The eyes of a Wolf always see straight into your soul ...

...You can't hide the truth from them


Please visit the main site - www.wolf-photography.com


Tuesday, 3 April 2018

Being True To Yourself ...

Have you ever had to stand up for yourself against some form of injustice?  Have you dared to voice a truth to stop something unfair happening to someone else?  If so, you've done something that many around you wouldn't do.

Whether it's righting a simple wrong, clearing up an allegation or preventing a miscarriage of justice, the truth is invaluable.

What are the consequences of telling the truth?  For some it's a price that keeps on taking until their last breath, like a pack of hounds after a fox.  People fearing the truth will seek to discredit you where possible, in order to minimise the impact of your truth.  They will ostracise you and leave you unsupported.  I've witnessed and been subjected to these methods for most of my life ... because I've told the truth or done the right thing.

Knowing everything I do now about the way of the world, would I have chosen to let the matters slide and just quietly get on with my life?  No ... because we have to do the right thing and not just focus on our own needs.  Walking a certain path makes us who we are.

There are so many of you that have lived  ... and continue to live your lives in the same way ... with honour and dignity.  Every time I see something on Social Media about one of you I feel a sense of connection and purpose; as a result that helps me because I know that I'm not alone in the way that I live and that these values are respected and upheld by other people too.  You give me the courage to carry on.  Thank you.

I hope that we can encourage later generations to uphold the same values and to look outside of their own circle.


Villayat 'Wolf' Sunkmanitu

Monday, 19 February 2018

FLASHPOINT - 99p for a limited period

Hi All,

A quick note on the fly to tell you that FLASHPOINT, my latest thriller in the Thomas Bladen Spy Chaser series, is available to download for 99p.

It'll last longer than a cheap burger.

It's less than a litre of petrol.

You may even enjoy it so much that you read the rest of the series!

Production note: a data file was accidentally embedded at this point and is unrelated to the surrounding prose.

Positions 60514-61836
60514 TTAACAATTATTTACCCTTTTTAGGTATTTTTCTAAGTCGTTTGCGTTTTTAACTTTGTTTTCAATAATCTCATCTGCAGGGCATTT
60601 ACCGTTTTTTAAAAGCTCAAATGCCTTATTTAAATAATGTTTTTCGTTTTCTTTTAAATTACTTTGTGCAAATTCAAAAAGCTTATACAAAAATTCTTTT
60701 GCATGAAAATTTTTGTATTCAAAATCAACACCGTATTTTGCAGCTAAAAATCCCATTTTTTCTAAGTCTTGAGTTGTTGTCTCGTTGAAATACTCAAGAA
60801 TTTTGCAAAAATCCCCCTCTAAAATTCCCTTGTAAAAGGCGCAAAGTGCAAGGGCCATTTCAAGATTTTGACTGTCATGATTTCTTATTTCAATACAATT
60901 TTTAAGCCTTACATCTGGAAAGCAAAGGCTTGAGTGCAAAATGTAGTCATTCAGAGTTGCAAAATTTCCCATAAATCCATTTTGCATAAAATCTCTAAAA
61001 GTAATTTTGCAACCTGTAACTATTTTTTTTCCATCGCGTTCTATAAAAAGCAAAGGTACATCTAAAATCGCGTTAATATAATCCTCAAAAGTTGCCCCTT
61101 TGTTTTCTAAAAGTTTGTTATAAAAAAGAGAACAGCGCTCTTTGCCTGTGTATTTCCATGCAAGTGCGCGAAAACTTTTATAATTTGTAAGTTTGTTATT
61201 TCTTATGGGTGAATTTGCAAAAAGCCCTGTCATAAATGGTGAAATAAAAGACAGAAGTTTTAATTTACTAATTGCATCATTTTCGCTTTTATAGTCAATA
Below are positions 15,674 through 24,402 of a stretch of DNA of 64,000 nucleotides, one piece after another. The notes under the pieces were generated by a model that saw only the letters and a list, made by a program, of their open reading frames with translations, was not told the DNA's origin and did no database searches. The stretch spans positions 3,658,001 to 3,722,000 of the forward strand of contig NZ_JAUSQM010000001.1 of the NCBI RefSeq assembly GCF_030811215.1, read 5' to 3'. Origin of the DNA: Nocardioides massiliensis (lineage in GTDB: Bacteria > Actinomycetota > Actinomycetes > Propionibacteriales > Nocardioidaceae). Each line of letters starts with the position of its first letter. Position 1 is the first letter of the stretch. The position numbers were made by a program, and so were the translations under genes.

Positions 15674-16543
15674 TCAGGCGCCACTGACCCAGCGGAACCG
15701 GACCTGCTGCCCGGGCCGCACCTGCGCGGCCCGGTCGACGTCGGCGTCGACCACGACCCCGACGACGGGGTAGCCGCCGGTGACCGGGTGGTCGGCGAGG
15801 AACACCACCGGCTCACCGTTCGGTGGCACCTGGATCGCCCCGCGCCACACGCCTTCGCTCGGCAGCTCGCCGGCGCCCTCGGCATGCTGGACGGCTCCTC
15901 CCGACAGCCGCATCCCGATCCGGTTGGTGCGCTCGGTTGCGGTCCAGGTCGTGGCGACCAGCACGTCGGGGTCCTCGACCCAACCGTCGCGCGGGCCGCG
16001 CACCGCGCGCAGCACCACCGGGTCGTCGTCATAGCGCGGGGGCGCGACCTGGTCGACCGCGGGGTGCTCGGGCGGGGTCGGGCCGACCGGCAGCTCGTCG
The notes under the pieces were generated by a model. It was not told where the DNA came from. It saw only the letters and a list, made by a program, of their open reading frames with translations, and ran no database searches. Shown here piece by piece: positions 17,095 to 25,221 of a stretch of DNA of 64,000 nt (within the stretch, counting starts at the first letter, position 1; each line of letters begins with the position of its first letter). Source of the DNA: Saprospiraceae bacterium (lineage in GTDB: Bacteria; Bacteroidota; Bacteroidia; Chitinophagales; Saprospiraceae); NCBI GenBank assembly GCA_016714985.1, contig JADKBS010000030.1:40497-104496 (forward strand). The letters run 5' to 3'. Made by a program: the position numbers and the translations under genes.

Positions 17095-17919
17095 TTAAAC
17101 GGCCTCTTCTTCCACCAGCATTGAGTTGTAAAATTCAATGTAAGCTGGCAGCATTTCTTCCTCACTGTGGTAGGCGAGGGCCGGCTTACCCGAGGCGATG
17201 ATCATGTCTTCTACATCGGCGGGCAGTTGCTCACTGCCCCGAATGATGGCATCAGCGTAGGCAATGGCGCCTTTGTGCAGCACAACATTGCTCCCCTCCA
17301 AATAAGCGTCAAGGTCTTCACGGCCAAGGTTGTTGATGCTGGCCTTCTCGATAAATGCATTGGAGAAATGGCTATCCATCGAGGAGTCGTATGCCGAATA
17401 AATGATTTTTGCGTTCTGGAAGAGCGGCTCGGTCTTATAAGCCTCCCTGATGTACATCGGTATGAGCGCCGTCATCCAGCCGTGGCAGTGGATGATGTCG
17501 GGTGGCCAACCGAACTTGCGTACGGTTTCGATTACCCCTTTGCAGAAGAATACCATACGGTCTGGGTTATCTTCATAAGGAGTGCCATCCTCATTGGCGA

Wednesday, 7 February 2018

The Business of Art

I'm a writer and I've often witnessed other creatives jumping back and forth across an imaginary line. On one side (written in invisible ink!) it reads Art and the other side it reads Commerce. A hardy few will straddle that line and keep a foot firmly on either side. But not many. 

What is Art?

According to https://en.oxforddictionaries.com/definition/art:

The expression or application of human creative skill and imagination, typically in a visual form such as painting or sculpture, producing works to be appreciated primarily for their beauty or emotional power.    

That's a pretty broad brush and I'd argue that writing, photography, music, singing, crochet and a whole lot of other endeavours also fit the category. I especially like ...expression or application of human creative skill and imagination. If it involves those three elements - creativity, skill and imagination - it's art. End of discussion. It might be good art or bad, comforting, uplifting, challenging or even baffling. Art doesn't require permission or explanation or approval. It just is.

And Commerce?

Commerce is pretty self-explanatory. Something either pays or it doesn't. But if art doesn't pay, that's no reflection on its artistic merit. Many artists didn't make a bean in their lifetime. Take it from me, commercial success in the arts is an alchemy that relies on so many things - what you make, who sees it, timing, context (how it affects people, what else is happening in the creative sphere and the wider world), and that old bugbear of creative people the world over: luck.